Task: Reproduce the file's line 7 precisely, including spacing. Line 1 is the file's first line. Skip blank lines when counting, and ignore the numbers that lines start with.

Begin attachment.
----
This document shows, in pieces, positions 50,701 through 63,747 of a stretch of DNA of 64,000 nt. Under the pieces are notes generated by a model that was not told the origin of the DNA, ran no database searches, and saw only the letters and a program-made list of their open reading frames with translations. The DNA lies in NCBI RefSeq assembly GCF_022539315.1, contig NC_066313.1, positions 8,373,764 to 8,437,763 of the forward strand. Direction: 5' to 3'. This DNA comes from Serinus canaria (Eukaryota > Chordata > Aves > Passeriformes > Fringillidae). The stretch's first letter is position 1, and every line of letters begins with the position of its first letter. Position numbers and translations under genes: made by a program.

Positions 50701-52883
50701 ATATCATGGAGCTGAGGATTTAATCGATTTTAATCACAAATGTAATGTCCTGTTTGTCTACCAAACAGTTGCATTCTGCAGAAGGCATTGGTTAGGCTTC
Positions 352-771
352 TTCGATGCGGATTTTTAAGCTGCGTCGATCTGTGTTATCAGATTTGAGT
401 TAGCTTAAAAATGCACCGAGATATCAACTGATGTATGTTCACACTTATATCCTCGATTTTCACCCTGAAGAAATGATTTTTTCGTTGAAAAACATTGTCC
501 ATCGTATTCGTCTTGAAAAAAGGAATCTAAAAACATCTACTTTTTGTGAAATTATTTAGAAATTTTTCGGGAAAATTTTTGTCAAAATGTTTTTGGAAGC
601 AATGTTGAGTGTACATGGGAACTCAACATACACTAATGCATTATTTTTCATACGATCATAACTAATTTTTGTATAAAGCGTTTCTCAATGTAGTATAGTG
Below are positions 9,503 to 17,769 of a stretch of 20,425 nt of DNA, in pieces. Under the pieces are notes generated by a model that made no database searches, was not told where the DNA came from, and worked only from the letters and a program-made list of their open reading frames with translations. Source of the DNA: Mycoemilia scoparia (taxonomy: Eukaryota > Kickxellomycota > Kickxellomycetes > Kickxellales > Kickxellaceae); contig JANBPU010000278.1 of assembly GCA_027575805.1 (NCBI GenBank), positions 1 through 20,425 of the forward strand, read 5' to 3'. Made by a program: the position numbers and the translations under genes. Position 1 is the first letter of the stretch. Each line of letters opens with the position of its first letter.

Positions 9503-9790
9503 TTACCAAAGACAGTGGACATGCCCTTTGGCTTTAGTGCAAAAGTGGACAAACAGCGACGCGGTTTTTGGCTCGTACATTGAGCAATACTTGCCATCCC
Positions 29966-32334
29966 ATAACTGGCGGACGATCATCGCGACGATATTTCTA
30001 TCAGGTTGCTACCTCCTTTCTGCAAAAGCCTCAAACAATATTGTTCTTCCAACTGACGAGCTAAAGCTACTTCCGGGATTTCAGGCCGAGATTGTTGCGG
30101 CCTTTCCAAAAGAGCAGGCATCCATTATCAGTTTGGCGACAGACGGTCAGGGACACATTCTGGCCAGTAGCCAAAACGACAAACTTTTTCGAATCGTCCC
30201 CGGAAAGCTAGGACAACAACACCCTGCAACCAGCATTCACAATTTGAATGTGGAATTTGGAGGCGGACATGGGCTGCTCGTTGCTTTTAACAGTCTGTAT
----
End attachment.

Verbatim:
501 ATCGTATTCGTCTTGAAAAAAGGAATCTAAAAACATCTACTTTTTGTGAAATTATTTAGAAATTTTTCGGGAAAATTTTTGTCAAAATGTTTTTGGAAGC